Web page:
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Faricimab shows therapeutic potential for diabetic macular oedema

19 Aug 2019

Dual inhibition of angiopoietin (Ang)-2 and vascular endothelial growth factor (VEGF)-A with faricimab induces meaningful and superior visual acuity improvements compared with ranibizumab in patients with diabetic macular oedema (DME), according to the results of the phase II BOULEVARD trial.

BOULEVARD included 229 adult patients, among whom 168 were treatment-naïve and 61 were previously treated with anti-VEGF. All patients had centre-involving DME, best-corrected visual acuity (BCVA) of 73 to 24 Early Treatment Diabetic Retinopathy Study (ETDRS) letters, and central subfield thickness (CST) 325 μm.

Treatment-naïve patients were randomly assigned to treatment with intravitreal faricimab at 6.0 mg or 1.5 mg or ranibizumab 0.3 mg. Those with previous exposure to anti-VEGF were randomized to faricimab 6.0 mg or ranibizumab 0.3 mg. Treatment was given monthly for 20 weeks, followed by an observation period up to week 36 to assess durability.

The present trial met its primary endpoint of change in BCVA from baseline at week 24 in treatment-naïve patients. Mean improvements were 13.9 ETDRS letters in the 6.0-mg faricimab group, 11.7 letters in the 1.5-mg faricimab group and 10.3 letters in the ranibizumab group. The visual acuity gain obtained with the 6.0-mg dose was significantly higher than that obtained with ranibizumab (mean difference, 3.6 letters; p=0.03).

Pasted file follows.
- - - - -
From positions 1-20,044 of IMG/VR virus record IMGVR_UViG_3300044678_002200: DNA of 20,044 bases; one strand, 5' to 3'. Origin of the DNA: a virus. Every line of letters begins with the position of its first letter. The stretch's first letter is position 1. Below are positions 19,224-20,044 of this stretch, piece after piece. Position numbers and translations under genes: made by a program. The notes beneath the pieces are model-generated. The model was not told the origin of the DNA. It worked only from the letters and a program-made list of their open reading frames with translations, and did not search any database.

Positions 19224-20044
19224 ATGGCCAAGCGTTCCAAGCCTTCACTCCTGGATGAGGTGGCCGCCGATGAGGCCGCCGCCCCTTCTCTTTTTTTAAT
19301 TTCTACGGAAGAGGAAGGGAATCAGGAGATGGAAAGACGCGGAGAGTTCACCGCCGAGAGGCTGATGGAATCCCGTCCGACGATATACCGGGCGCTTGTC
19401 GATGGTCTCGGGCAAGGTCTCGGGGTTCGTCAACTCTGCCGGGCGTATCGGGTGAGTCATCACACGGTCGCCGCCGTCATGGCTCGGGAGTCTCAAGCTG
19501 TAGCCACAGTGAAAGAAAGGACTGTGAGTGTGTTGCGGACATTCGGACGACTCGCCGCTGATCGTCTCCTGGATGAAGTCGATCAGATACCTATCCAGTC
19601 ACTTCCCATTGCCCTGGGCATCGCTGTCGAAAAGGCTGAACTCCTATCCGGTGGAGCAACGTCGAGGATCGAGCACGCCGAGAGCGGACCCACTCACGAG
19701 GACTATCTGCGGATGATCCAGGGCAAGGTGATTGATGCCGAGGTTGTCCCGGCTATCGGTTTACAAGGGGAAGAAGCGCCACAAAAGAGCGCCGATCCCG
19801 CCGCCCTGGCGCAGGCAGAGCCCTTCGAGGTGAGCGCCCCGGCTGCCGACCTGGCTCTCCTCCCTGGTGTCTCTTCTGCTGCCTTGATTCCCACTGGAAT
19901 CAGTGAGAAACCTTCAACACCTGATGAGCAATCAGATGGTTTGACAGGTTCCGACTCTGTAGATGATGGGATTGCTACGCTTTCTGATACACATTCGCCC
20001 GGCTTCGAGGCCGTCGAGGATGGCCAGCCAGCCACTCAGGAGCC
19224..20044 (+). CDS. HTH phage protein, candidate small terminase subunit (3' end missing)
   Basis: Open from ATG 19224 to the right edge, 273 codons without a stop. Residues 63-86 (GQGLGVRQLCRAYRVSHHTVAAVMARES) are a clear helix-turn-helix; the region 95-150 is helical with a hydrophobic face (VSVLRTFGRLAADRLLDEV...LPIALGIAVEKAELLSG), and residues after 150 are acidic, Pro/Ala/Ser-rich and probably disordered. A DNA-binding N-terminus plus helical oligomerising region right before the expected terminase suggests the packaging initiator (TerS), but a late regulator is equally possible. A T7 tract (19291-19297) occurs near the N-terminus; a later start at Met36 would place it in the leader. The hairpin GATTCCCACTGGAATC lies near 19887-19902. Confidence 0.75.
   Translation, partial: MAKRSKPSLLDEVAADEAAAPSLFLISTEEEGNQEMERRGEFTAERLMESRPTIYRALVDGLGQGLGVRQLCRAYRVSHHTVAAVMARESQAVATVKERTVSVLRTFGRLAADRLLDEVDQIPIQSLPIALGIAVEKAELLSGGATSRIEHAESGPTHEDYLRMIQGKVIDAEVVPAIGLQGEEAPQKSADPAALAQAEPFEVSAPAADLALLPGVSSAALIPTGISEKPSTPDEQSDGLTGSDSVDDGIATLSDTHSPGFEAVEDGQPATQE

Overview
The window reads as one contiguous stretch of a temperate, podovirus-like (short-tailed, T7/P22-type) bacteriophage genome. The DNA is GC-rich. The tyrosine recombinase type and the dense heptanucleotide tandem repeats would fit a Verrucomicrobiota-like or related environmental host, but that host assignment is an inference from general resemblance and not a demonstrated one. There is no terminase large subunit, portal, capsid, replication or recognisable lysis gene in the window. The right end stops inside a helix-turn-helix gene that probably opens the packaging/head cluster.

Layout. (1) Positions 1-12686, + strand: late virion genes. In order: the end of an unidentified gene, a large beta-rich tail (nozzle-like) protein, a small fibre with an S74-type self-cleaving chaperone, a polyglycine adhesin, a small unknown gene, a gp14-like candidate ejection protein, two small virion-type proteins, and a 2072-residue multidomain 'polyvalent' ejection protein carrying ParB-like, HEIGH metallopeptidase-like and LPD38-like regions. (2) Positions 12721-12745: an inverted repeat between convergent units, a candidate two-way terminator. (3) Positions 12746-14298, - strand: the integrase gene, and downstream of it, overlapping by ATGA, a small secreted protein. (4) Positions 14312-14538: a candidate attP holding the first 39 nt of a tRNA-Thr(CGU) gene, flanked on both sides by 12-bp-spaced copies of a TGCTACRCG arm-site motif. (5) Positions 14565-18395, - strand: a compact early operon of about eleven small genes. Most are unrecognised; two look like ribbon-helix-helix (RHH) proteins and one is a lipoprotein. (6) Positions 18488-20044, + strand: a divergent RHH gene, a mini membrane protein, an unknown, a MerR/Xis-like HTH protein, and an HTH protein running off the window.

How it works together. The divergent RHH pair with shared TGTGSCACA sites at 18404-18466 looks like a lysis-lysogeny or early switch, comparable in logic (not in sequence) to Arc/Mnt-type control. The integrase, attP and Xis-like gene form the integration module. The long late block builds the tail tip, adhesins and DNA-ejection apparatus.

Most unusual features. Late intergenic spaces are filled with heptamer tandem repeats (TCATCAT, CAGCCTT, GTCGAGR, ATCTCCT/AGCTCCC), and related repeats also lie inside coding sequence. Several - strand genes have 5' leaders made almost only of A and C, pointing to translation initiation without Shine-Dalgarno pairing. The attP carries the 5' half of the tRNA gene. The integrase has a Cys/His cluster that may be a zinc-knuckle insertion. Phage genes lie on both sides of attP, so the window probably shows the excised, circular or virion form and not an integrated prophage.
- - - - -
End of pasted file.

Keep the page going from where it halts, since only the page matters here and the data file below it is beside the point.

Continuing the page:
In both patient populations, faricimab was associated with dose-dependent reductions in CST, improvements in Diabetic Retinopathy Severity Scale score and longer time to retreatment during the observation period as compared with ranibizumab.

The study drug was well tolerated and showed no new or unexpected safety signals.

Additional long-term benefits of drying the retina, along with the anti-inflammatory properties of faricimab, will be investigated in further studies, according to the investigators.

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4 days ago
During the Allergic Rhinitis (AR) Boot Camp held in conjunction with the Bayer Pharmacist Congress 2020, Professor Dr Baharudin Abdullah discussed the management of AR in the primary care setting and the importance of using patient profiles to guide the choice of antihistamines.
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